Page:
Fourth, queue times for the random BG daily are typically 10 minutes, 10 FCUKING MINUTES, during peak playtime for the battlegroup.
All of which mean that my personal quest for the “Of The Horde” title (100,000 HKs) looks significantly more difficult than it did just two weeks ago.
How am I supposed to earn HKs at any kind of meaningful rate when it takes 10+ minutes to queue a battleground, and the quality of play therein is poor?
Completing this achievement was already a daunting task, but if my HK/hour rate is going to be 1/3rd of what it used to be, I am not sure that I am man enough to continue pursuing it.
In fact, since the transfer, I have been spending the majority of my PVP time on my other level 80 priest (Bhender) back on Undermine.
So I need to make a decision at some point whether to give up the quest for 100,000 HKs, or get Vesserion the hell out of the Retaliation Battlegroup.
For now, it looks like I am going to have to put my dream of 100,000 HKs on hold.
One year ago today I put up my first post. (It wasn’t much of a post, but it was the first one, nonethless.)
So happy birthday to The Wanted Priest blog!
The WoW blogging community is a transient one, with people coming and going fairly regularly. When I started this blog almost a year ago, I made sure to tip my hat to certain bloggers whose material I enjoyed reading by including a link to their blog in my blogroll.
Over the course of the past year, several of them have moved on to other pursuits in life, so it is time to waive farewell to them, and remove them from the blogroll. I thank each of you for doing what you did, which enriched my life, and hope that you are well.
Holy Dueg – Dueg is perhaps the greatest belf Priest ever to play the game. He is certainly the biggest tease after putting up a post or two last month, only to cast Fade once again. How can you stay mad at someone that handsome though?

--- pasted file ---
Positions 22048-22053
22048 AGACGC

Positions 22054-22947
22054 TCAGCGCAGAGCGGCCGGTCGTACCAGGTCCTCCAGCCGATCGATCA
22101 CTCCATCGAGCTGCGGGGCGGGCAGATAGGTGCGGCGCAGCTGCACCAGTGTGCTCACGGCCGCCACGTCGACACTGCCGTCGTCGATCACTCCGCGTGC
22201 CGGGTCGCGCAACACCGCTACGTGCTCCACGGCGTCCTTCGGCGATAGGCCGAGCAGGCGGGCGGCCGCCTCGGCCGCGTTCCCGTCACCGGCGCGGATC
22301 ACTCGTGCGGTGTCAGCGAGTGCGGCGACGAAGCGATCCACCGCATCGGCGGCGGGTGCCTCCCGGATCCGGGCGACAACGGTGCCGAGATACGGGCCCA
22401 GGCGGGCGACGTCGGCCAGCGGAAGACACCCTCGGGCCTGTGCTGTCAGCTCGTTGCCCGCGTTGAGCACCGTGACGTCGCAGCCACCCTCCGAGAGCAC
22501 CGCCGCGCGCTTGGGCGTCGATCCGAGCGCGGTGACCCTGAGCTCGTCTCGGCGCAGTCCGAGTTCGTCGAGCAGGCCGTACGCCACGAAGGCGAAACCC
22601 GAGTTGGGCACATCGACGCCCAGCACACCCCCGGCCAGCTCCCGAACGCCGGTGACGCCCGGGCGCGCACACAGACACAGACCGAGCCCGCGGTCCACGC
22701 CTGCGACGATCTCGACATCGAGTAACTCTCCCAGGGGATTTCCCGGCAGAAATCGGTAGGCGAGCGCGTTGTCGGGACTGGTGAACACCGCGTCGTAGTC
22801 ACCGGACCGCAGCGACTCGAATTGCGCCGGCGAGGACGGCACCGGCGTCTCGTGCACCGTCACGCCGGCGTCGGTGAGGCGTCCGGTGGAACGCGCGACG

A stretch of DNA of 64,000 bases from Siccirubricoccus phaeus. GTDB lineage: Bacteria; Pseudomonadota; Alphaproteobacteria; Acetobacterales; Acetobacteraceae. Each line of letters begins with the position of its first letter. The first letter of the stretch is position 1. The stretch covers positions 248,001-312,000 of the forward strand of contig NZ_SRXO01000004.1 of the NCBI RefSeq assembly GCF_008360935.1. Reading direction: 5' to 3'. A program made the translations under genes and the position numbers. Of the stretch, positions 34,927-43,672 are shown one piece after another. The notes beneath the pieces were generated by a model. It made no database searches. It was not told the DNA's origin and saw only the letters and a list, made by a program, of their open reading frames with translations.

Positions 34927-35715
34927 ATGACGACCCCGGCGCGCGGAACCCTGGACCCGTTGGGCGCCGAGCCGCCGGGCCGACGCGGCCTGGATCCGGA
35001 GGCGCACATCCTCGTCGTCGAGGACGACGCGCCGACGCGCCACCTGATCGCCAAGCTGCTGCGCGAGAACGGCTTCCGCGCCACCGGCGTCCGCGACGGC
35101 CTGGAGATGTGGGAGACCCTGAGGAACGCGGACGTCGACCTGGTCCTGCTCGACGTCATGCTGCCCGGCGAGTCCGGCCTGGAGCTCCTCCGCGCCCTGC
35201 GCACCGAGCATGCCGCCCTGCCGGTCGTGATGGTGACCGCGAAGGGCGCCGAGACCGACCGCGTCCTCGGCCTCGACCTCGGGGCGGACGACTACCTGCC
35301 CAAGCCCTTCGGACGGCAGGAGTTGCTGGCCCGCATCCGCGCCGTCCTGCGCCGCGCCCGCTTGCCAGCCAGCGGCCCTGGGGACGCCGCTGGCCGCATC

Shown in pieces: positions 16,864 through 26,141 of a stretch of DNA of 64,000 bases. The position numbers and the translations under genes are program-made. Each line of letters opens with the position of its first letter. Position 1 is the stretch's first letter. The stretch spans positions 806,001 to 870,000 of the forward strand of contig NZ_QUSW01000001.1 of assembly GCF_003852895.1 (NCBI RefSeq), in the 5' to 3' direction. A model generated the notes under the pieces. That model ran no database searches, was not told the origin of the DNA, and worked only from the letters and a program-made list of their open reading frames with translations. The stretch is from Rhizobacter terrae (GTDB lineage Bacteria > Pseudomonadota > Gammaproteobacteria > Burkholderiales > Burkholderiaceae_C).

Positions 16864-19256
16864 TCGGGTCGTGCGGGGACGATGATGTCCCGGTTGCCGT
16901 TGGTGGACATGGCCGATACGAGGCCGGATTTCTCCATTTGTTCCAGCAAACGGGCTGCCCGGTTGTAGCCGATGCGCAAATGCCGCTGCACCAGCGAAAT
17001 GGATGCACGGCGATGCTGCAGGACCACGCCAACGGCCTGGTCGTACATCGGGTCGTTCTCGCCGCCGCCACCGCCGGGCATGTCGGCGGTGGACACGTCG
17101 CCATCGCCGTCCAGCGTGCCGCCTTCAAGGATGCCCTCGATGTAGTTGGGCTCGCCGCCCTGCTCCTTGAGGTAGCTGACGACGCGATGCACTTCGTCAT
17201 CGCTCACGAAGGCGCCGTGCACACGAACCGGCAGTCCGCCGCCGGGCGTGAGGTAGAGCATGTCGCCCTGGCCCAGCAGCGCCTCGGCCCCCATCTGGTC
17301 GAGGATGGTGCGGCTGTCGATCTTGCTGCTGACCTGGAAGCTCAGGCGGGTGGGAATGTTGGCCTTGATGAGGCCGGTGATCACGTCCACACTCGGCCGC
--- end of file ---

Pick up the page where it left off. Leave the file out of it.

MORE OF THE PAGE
Lowered Expectations – In addition to being a fellow Disc Priest, Kitts was the healing lead for his guild, and I enjoyed his insights on healing and raiding.
Need Healer Plz – I found D’s blog after she did an end of patch report card for herself, based on one of my posts. I was so flattered that I started reading her blog and became a big fan.
That’s right folks, ICC has been out for 100 days, so its time to take a step back from the game and examine the state of your raiders’ mental health.
For many many players, 100 days is the upper limit of their attention span with respect to a particular raid instance. At, or around that time, players who have previously been reliable raiders may begin to exhibit the following symptoms:
- comes to raid without consumables and/or with ungemmed/unenchanted gear;
- logs on seconds prior to the commencement of the raid;
- has a dramatic increase in the frequency of RL conflicts with raids;
- has unexplained absences from raids;
- desires to change to a different class for raiding;
- only logs onto main in order to attend raids, spending all other time in-game on alts;
- shows increasing degree of intolerance for wipes, especially in older raids or on farm bosses;
- expects recruits and undergeared players to be performing at current progression levels;
- prefers cancelling raids to taking sub-optimal players and/or pugging raid slots;
- stops offering assistance to guildies who ask for help;
- increasingly engages in activities that do not require group play or social interaction with others; and/or
- becomes increasingly more focused on his/her own performance as opposed to the performance of the raid.
Although these can all be signs of WoW burnout, more often than not these symptoms are merely the result of raid instance fatigue (“RIF”). Continue reading